Susie Kearley examines the history of ‘the most feared and hated institution ever established in Ireland’, where people sought refuge from the dire poverty which was the lot of so many Irish people in the nineteenth century.
The workhouse was introduced into Ireland as part of the English Paw Law system in 1838. The British government saw the system as the most cost-effective way of tackling the desperate state of poverty in Ireland. At that time the population of Ireland was approximately twice what it is today and many of those eight million inhabitants were suffering from disease and starvation.
By 1845, 123 workhouses had been built and the cost of poor relief was met by the payment of rates by owners of land and property in that district. Each union was overseen by a Board of Guardians which consisted of elected members, magistrates and justices of the peace. Conditions of entry into the workhouse were strict and entry was seen as the very last resort.
Visit an Irish workhouse and heritage centre and you’ll hear sad tales of poverty and desperate need, which drove a growing demand for workhouse places in the 18th and 19th centuries. Some of those historic buildings are now open to the public and provide a vivid reminder of Ireland’s bleak and troubled past.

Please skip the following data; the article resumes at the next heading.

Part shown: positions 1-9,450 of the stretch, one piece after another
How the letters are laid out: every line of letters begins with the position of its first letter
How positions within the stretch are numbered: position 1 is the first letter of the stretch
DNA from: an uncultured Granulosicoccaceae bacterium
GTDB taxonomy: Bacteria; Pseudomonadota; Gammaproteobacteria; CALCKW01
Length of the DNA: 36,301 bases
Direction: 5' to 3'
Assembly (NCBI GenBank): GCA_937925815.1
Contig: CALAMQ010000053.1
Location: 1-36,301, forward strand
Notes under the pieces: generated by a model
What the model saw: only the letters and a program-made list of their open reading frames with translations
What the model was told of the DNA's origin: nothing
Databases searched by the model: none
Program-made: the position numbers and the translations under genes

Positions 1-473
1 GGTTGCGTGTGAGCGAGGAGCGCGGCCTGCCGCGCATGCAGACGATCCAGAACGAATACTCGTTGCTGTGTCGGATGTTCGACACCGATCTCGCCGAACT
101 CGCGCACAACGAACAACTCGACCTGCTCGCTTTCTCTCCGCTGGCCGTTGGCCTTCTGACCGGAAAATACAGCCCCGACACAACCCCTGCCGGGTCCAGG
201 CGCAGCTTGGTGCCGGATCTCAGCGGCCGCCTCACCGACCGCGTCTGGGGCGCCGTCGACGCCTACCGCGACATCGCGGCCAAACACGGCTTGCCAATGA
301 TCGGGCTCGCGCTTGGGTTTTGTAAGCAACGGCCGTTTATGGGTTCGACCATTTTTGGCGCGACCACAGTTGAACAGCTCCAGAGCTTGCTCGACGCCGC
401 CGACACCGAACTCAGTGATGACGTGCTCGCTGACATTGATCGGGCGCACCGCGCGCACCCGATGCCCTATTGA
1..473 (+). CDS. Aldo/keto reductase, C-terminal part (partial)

Most of the workhouses in Ireland were erected in response to the Irish Poor Law Act of 1838, but there were a number of workhouses in Ireland before that.
In 1703 an Act of Irish Parliament was written to provide a ‘House of Industry’, which would give employment to the poor in Dublin. The workhouse was built and a board of governors managed admissions, enforced discipline and inflicted punishments, maintaining strict adherence to the rules.
The workhouse was home to orphans, the elderly, ‘sturdy beggars’ and ‘disorderly women’. They were crammed into dormitories, separated by class, and fed mostly, bread, milk and porridge. They must have had a source of vitamin C – probably potatoes – or they would have died of scurvy; perhaps some did.